Storytelling, a follow-up -Reply
jbalkin at MAIL.LAW.YALE.EDU
Wed Aug 20 20:02:10 PDT 1997
Eugene's very interesting post about affirmative action is intriguing
but seems to prove too much. I'm afraid this is going to take us even
further off-list, but I hope people can find something interesting in this
discussion that follows.
If stories like Patrick Chavis' tell us, in Eugene's words, "absolutely
nothing, and I do mean really, nothing" about the merits of affirmative
action, then we must face two rather embarrassing questions:
(1) Why do people use such illustrative stories to make points, and why
do they continue to be persuasive? Why haven't people figured out the
fallaciousness of this enterprise by now? They have discovered and
exploded other logical fallacies; why does this one seem so permanent?
(2) Why does Eugene himself offer a story about stories as an example
of the uselessness of stories? Using Eugene's logic, why should we
think that one story that shows that a story can produce misleading
inferences about typicality is typical of the inferential qualities of all
stories featuring a single example? Why did Eugene use a story about a
story that failed in order to convince us about the fallacies of using
stories to convince people?
I'm not being coy here, or even deconstructive. I'm adverting to an
important fact about how human beings process information. People
tend to experience events in terms of patterns of similar causal
sequences of events. Examples are stories about the rise and fall of a
particular person or organization. People organize experience so that it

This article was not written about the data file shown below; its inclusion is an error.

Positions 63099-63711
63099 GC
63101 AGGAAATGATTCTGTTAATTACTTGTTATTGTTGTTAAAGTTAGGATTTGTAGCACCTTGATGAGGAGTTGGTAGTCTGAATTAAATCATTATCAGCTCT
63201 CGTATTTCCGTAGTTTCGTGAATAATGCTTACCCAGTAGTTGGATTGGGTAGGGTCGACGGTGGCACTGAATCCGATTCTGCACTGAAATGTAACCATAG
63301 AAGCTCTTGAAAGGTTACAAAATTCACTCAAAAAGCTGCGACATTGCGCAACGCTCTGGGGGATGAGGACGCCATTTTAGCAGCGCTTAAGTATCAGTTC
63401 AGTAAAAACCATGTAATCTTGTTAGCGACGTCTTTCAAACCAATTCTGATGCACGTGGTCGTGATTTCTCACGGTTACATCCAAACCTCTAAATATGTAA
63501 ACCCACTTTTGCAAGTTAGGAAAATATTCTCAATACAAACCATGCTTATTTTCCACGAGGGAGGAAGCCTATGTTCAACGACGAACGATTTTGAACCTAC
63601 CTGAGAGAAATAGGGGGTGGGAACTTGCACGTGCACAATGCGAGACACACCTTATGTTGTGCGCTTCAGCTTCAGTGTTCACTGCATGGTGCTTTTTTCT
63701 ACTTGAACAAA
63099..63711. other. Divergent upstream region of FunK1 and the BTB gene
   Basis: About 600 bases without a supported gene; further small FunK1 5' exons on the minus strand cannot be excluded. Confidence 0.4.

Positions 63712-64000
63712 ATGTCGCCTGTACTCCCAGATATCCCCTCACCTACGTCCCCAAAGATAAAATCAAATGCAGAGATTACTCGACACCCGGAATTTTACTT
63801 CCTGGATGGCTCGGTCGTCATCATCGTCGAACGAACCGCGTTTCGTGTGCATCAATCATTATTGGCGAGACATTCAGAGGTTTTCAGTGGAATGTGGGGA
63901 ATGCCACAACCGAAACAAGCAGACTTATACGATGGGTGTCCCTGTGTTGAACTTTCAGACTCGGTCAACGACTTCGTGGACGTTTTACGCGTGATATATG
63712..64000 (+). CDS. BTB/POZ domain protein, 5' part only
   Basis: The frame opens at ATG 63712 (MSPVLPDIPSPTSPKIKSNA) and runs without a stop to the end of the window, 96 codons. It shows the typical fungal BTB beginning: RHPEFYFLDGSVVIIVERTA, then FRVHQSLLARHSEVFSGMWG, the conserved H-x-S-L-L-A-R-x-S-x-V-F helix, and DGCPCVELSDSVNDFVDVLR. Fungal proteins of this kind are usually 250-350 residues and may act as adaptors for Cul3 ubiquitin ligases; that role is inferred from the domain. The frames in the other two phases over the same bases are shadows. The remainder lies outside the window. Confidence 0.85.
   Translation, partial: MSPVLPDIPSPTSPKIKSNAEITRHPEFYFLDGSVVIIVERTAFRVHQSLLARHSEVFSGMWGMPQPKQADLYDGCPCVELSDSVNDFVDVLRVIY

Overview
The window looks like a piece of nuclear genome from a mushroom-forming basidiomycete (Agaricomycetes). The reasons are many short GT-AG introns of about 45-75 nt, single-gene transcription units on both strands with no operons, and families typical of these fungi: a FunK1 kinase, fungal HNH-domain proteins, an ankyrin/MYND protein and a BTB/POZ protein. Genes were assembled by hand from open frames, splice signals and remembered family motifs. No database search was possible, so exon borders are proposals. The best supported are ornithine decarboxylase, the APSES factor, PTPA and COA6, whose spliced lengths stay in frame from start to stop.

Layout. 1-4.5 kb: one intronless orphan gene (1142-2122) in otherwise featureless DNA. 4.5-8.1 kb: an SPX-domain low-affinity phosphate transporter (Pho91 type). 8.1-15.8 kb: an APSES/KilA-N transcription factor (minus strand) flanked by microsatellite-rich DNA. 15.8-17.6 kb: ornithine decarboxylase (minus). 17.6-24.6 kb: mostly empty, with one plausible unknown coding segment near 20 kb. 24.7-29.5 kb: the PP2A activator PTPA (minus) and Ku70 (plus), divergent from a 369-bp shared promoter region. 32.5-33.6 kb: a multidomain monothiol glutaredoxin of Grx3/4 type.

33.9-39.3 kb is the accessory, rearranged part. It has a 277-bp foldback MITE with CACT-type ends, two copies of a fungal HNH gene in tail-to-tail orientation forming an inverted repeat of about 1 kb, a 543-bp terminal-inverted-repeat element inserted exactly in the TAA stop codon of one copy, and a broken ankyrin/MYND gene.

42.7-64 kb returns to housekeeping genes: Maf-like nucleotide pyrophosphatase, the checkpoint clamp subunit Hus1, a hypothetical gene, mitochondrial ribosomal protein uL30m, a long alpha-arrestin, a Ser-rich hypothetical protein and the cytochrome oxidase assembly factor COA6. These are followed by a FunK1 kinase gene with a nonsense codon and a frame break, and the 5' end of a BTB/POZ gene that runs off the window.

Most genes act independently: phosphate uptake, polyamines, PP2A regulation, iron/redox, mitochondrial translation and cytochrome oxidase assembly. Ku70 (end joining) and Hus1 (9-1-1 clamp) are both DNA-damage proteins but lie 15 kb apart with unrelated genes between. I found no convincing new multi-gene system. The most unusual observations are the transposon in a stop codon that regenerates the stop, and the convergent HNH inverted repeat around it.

fits into recurring narrative structures (which include causal structures).
Eugene's criticism assumes that people are falsely persuaded by stories
because they are making unwarranted inductive inferences from a single
example. But that is not why stories are persuasive. People are not
engaging in inductive reasoning per se when they are persuaded by a
story. Rather, stories are persuasive because they present us with an
exemplar or a prototype or pattern of a causal sequence of events.
Because people know that events generally fall into such narrative or
causal patterns, evidence of one example of a sequence leads us to
believe that it is an example of a larger pattern of related sequences of
events. This inference may be unjustified, but it is justified enough times
so that the use of salient examples is a useful heuristic for decision. Like
all heuristics, however, this one can often be misleading. But the
capacity of a heuristic to misfire in some cases is not a reason for
rejecting the heuristic generally.
This explains why people continue to rely on stories as salient
examples of patterns of causal sequences even though induction from a
single example is by itself illogical. It also explains why Eugene had no
qualms about offering us a story about stories to make his point
Yale Law School
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